Produced by Mike Dorsey, Gerald Baron, Frank Imhof, Duane McNett
168 WW II Airmen Were Sent to Buchenwald and Told to Lie About It
It is difficult to ponder all the wars to which our Congress has sent our men and women, and not weep in horror at the impact combat inflicts upon the living soul, his/her human body, psyche and spirit. How anyone physically survives the killings is utterly remarkable. Not so surprising is that many suffer painful emotions from having survived war at all.
Afghanistan, Iraq, Desert Storm, Persian Gulf, Vietnam, Korea, WWs I & II etc. And the beat goes on. The kaleidoscope that is war is constantly changing shape. Only the patterns are never pretty and the only real vibrant color is red. Blood red. Long held has been the tradition that (s)he who served was to stand tall and remain silent against the brutalities that are combat. Isolated in the horrific memories, the combat veteran could only hope that by trying to act “normally,” one will, indeed, return to “normal.”
Doesn’t happen. One adapts, one goes crazy, one changes…all in stages, varying dimensions and at various times..but one can never define “normal” again.
With post-traumatic stress disorder (PTSD) increasing at an alarming rate among our returning troops, one must keep insisting that help begin with listening…listening to the traumas lived and endured, the terrors that stalk each night. Slowly, painstakingly, at a snail’s pace, the United States is finally beginning to look inside the uniform to the human; past the human to the honorable commitment to duty, sacrifice and job at hand; beyond the honor to the nobility of those who were trained to kill and did, but who remained a vulnerable human being with hope, searching for the good in others. Finally, we are listening to our Afghanistan and Iraq veterans, and even our Vietnam and World War II veterans.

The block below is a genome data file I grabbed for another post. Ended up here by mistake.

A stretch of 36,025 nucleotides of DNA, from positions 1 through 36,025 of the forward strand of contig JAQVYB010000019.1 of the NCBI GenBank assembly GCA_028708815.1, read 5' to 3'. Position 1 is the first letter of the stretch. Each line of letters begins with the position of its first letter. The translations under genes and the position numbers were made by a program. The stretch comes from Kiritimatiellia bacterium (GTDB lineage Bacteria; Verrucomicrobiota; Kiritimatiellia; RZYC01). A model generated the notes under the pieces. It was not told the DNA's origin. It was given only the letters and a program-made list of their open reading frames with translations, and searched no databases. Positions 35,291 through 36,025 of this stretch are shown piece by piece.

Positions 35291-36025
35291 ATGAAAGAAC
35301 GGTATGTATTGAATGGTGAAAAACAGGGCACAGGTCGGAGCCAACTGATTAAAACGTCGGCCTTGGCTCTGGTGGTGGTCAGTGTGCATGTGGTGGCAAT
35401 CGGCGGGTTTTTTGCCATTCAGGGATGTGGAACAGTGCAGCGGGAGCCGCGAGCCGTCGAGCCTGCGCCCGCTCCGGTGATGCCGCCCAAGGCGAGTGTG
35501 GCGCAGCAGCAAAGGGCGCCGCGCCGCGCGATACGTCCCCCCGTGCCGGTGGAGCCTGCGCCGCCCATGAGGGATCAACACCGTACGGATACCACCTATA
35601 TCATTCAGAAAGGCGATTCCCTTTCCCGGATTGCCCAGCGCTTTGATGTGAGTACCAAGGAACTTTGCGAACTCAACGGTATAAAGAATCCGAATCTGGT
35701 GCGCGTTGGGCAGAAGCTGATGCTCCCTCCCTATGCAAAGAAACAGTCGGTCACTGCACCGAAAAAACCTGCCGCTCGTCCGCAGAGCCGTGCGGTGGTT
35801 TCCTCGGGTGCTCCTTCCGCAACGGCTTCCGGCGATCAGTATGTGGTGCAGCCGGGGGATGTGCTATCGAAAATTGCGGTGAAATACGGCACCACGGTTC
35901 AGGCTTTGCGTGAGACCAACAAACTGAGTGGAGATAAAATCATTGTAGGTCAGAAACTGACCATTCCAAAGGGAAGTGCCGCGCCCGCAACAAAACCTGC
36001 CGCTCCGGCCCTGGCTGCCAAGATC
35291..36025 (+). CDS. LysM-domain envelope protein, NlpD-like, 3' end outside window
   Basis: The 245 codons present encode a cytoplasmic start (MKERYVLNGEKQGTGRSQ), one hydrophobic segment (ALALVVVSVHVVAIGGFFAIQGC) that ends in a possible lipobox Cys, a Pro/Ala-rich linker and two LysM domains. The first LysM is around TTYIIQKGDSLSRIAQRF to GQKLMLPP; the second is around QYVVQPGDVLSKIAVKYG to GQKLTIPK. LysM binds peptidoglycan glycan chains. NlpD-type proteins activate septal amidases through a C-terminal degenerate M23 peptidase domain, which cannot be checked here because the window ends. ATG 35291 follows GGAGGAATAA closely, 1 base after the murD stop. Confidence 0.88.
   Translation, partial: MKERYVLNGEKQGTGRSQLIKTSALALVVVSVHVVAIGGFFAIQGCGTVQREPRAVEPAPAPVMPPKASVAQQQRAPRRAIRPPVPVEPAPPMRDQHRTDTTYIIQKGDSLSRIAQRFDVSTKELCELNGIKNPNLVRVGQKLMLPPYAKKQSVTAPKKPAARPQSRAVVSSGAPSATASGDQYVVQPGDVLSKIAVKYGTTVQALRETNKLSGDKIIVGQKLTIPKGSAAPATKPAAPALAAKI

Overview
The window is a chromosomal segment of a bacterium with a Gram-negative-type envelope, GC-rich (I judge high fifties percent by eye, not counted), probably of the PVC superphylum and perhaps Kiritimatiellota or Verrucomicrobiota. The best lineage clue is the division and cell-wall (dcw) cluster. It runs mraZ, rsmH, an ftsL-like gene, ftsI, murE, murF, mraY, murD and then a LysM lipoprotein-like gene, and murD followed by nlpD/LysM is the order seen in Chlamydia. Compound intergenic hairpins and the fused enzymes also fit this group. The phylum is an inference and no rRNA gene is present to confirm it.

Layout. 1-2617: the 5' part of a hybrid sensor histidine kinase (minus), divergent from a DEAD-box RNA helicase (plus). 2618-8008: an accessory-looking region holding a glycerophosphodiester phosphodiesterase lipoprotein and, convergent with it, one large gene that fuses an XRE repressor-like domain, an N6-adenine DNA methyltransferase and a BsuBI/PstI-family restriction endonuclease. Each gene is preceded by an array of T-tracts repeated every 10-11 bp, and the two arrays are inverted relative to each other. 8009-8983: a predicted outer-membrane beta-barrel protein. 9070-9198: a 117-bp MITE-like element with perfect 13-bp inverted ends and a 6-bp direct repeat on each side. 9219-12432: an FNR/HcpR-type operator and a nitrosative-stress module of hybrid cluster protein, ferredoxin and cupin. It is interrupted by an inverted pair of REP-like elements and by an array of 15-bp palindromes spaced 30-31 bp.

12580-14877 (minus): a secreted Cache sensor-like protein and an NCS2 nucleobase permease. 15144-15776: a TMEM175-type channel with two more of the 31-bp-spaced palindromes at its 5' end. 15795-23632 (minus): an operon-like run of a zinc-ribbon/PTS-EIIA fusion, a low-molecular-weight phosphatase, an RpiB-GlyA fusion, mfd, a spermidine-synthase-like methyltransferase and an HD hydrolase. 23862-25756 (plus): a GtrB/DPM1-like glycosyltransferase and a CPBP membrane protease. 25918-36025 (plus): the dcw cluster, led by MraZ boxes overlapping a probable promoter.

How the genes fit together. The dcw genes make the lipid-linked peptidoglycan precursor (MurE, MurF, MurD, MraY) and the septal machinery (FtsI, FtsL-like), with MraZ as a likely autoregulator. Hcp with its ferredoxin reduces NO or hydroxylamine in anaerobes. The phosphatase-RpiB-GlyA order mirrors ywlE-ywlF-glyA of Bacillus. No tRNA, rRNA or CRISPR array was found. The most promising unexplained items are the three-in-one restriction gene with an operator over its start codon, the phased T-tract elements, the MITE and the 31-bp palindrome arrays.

Filmmakers are eagerly documenting more of the history of wars as seen through the eyes of the warriors. The stories the veterans share are startling, amazing and humbling. The films are a lasting legacy of these remarkable individuals.
Mike Dorsey was a very, very good listener. In listening attentively to a very unique group of WW II veterans, filmmaker Dorsey with Gerald Baron, Frank Imhof, and Duane McNett discovered a secret that needed sharing. The result is an exceptionally compassionate documentary called “Lost Airmen of Buchenwald.” The film is spectacular.
Weimar, Germany, was home to the likes of Goethe and Bach. Unfortunately, the Nazis liked the area so well that they opened up the Buchenwald concentration camp to its first 300 victims in 1937. By March 1945, the prisoners had grown to a population that reached over 80,000. Murders were conducted by lethal injections, medical experiments, shootings, strangulations, hard labor, deplorable conditions, and starvation. At the Nuremberg trial, a witness described how persons were skinned, and then the skin was tanned, tattoed and hung. Into this camp walked the 168 airmen who had been shot down on enemy-occupied soil.
“Lost Airmen of Buchenwald” is an award-winning film that recounts the experience of these 168 airmen from the United States, England, Canada, Australia and other allied countries who were captured by the German Gestapo in France and ultimately sent to the concentration camp in Germany. Astoundingly, most of the airmen survived. Seven of the survivors are interviewed in the film. No, that’s not quite accurate. “Interviewed” implies someone asked questions and someone answered. These astounding heroes did more than simply answer questions. So let me begin again.
Seven of the surviving airmen articulately walk you through the tragedy that placed them behind enemy lines, the betrayal that got them captured, the ongoing interrogation (torture), and the horrors they endured in the camp. Like all combat veterans, their recall of the experience is vivid and highly detailed. Their narratives are intensely riveting…and sad. After one hears of what they lived through, one wishes their memories would not be so sharp; for surely, it must be hell to have been them, then.